As per the U.S. accounting standards, R&D expenditures as well as marketing costs needs to be charged for during the time span they are incurred, thus trimming down the profit levels (Maines et. al., 2003). However, successful research perks up the future profits in case if it could be introduced in the marketplace. Likewise, investments done in consumer satisfaction could perk up following economic performance through augmenting revenues and faithfulness of present buyers, catching the attention of new buyers and trimming down the transaction expenses (Said et. al., 2003). Further, non-financial data could offer the missing gaps amid such advantageous practices and financial outcomes through making available forward-looking information related to stock performance or accounting.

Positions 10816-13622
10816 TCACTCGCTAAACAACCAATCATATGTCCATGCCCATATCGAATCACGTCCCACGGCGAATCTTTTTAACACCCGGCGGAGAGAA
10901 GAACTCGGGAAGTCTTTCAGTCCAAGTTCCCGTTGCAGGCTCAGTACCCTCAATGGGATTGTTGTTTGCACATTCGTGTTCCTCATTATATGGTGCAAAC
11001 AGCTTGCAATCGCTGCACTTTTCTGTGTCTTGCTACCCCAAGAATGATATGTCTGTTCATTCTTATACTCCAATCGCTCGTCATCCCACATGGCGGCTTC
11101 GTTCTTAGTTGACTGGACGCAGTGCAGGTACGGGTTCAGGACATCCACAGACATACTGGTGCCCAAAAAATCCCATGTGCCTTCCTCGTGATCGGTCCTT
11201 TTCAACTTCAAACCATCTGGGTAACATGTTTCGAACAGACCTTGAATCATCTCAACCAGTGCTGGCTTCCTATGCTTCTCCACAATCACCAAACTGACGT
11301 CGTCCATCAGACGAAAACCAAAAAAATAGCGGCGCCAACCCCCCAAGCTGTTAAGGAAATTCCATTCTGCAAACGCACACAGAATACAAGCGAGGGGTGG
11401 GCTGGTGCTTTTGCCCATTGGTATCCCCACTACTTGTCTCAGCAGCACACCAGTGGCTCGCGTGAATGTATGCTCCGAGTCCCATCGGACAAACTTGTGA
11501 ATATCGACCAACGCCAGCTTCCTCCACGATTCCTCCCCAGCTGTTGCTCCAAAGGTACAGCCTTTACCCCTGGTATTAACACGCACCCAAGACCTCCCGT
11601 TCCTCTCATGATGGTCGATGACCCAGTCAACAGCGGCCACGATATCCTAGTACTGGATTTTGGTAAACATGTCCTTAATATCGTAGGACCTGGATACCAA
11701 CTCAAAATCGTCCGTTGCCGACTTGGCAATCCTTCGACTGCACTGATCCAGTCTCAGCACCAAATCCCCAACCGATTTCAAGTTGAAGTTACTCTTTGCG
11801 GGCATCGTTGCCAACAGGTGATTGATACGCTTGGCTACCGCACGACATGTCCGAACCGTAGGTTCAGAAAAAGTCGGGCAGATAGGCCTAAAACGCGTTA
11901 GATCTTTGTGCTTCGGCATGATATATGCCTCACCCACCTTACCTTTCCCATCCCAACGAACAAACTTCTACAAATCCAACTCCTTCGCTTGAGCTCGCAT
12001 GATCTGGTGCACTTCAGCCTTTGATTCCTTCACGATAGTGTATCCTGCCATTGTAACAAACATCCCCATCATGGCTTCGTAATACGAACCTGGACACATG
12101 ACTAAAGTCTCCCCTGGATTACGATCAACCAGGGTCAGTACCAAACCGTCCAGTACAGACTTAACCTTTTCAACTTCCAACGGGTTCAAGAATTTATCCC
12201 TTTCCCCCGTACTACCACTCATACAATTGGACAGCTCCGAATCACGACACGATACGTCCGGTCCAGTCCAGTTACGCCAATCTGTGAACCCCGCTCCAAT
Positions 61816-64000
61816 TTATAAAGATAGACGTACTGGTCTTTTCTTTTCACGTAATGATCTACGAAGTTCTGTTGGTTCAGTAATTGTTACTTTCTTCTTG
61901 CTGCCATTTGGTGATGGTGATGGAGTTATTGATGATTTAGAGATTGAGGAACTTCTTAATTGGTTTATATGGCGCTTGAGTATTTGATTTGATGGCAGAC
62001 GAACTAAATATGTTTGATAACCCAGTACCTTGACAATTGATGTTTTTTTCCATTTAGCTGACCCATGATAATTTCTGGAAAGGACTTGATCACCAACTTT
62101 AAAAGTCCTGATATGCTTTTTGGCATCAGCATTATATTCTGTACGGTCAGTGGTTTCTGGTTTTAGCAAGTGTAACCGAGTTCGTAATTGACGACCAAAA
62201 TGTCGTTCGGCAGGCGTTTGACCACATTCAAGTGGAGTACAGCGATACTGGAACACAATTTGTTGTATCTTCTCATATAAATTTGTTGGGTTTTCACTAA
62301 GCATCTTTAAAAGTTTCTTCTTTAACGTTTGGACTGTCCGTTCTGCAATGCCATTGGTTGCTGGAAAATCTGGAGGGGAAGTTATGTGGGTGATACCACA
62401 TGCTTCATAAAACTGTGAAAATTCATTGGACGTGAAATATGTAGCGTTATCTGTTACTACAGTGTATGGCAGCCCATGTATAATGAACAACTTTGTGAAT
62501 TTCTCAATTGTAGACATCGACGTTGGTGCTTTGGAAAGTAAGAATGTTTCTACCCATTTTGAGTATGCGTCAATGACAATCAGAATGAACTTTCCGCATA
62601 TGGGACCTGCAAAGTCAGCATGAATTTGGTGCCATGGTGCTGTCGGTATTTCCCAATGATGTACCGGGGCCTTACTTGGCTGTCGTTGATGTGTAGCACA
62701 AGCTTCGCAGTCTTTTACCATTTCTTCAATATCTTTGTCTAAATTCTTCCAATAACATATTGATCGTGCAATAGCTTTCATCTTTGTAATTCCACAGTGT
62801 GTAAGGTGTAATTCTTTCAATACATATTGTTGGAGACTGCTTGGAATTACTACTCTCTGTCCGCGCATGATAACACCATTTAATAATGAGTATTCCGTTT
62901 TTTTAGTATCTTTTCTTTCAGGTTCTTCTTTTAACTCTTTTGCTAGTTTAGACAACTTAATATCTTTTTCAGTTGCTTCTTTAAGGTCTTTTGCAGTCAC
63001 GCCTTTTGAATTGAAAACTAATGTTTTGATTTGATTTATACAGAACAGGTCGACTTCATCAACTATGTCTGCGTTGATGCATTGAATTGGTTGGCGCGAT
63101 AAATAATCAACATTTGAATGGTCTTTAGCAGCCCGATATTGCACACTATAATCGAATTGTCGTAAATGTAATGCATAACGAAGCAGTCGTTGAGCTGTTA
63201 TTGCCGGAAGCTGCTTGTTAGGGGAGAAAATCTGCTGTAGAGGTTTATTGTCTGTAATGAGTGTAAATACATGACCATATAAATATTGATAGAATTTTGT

Lastly, the selection of measures should be grounded upon offering information related to managerial acts along with the amount of “noise” within the measures (Lev, 2001). Noise implies towards the modifications in performance measure, which are beyond manager or company’s control, varying from alterations within the economy to luck (bad or good). Supervisors need to be aware about how much achievement is due to their acts or they wouldn’t have the signs they require for maximizing their efforts on performance. Since several non-financial measures are less vulnerable to outside noise as compared to the accounting measures, their utilization might enhance managers’ performance through offering more specific assessment of their acts (Maines et. al., 2003). This also trims down the risk faced by the managers at the time when deciding pay.
To conclude, this particular paper attempted to examine Tesco from two perspectives. First of all, formal recognition of Tesco’s business model within the Annual Report and the problems involved in interpreting the concept within accounting conventions. Secondly, the role of non-financial measures in reporting Tesco’s business model. The paper has been quite successful in doing so.